Which is not to say the film isn't scary. Trust me, it is. When I saw JU-ON, I told anyone that would listen that if the remake were half as creepy, it would be a smash hit. Thankfully, the film is probably around three-quarters as creepy and THE GRUDGE has turned out to be a success that has stunned everyone except myself and a cult of loyal fans. This film offers scares, real honest-to-goodness scares. There are a lot of sudden jolts here, and jolt me they did. Have you ever jumped back with so much force, it feels like you took the theatre seat a few inches with you? THE GRUDGE made me do that and more than once.

It would be difficult to remake this film for an American market, so the question was how Shimizu would make the transition stateside. In a simple yet unprecedented move, he didn't. THE GRUDGE still takes place in Tokyo, Japan. The cast is mostly American. In fact, it seems like every poor yank within a ten block radius of this center of evil winds up as meat for the beast. But in addition to this, it adds a subtle new dimension to the story. There is a definite feeling of culture clash. The Americans are out of their element, and realize that the world is bigger and more diverse than they could have imagined. The Americans in the story stick to their own. Most of their friends, lovers and immediate superiors also hail from the west. An unfortunate bit of irony is that this continues into the actual marketing of the film. The studio, oblivious to the ramifications, has listed all English speaking actors first, even if some of their roles are smaller than members of the Japanese cast.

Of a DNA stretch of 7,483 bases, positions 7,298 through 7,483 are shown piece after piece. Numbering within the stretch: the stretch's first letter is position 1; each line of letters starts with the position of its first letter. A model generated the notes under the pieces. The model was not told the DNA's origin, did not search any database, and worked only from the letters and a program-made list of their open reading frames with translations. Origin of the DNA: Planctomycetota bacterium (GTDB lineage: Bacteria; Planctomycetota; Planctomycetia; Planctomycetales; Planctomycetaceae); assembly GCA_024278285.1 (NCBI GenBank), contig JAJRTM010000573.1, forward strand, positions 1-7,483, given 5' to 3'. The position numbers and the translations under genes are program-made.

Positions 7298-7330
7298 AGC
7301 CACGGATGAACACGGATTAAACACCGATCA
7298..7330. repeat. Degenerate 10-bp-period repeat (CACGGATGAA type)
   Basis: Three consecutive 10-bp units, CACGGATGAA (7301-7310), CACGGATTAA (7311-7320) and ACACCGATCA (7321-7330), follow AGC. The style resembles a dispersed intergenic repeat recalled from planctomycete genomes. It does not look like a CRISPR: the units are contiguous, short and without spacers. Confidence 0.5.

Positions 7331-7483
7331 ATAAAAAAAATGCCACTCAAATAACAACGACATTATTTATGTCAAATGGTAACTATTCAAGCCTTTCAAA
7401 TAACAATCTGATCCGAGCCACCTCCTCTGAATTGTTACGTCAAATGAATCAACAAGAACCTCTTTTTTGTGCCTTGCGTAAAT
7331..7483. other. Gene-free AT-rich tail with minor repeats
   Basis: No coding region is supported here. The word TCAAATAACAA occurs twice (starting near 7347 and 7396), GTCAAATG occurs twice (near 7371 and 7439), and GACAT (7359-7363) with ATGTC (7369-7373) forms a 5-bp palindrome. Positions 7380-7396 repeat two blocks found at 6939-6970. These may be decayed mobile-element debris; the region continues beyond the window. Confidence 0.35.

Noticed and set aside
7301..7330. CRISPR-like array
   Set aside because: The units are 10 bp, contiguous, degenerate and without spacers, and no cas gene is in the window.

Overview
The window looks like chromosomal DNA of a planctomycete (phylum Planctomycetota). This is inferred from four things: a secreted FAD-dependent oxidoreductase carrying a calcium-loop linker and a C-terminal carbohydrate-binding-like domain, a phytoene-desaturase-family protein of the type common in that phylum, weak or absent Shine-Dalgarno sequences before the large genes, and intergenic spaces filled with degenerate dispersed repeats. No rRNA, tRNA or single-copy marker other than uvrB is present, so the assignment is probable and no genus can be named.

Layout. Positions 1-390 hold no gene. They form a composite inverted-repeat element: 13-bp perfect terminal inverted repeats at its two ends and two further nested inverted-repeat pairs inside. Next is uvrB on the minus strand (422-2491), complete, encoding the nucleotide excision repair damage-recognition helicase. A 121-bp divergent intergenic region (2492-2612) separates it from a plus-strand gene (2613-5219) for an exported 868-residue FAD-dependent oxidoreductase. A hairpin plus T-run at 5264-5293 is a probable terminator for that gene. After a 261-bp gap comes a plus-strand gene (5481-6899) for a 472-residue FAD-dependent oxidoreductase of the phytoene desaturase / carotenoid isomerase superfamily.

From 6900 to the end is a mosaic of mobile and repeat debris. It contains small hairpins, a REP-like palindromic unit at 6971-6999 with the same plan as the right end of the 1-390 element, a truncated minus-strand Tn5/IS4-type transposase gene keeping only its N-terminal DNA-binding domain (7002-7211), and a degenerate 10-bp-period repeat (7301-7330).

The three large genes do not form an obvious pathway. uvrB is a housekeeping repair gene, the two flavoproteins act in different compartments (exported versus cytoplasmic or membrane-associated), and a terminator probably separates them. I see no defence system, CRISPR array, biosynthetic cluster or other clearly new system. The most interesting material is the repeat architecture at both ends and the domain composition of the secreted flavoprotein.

Regardless, the effect on screen is powerful. In one sequence, Clea DuVall searches through the grocery store only to find she cannot read any of the labels. She goes to the ramen noodle aisle, a favorite dish of college students and impoverished Horror Express writers. Still, she cannot distinguish the labels. She must poke a hole in one of the containers, sniffing the package for something familiar. To her relief she finds it and rather than go through the whole ordeal again, she simply loads her basket full of the noodles like a scene out of LA FEMME NIKITA. In another sequence, Sarah Michelle Gellar asks for directions. While the woman she asks is helpful, her child is frightened, shying away from her. The message at this point in the story is clear: you are a pleasant but dangerous person to be around, ill prepared to deal with what's coming.

Shimizu deserves credit for doing what few directors could. This is his fifth attempt at tackling the same material. Each time, he winds up with something that is just different enough to keep things interesting, while relishing in a talent for the horrific. Shimizu will next move onto something else, a completely original horror film again made in his native Japan. Hopefully, we is not a one trick pony. The time has come for him to branch out, frightening us with new worlds and new tapestries of terror. If my hopes are justified and he really is the new talent to watch, then THE GRUDGE could be just the beginning.

Reviewed by Scott W. Davis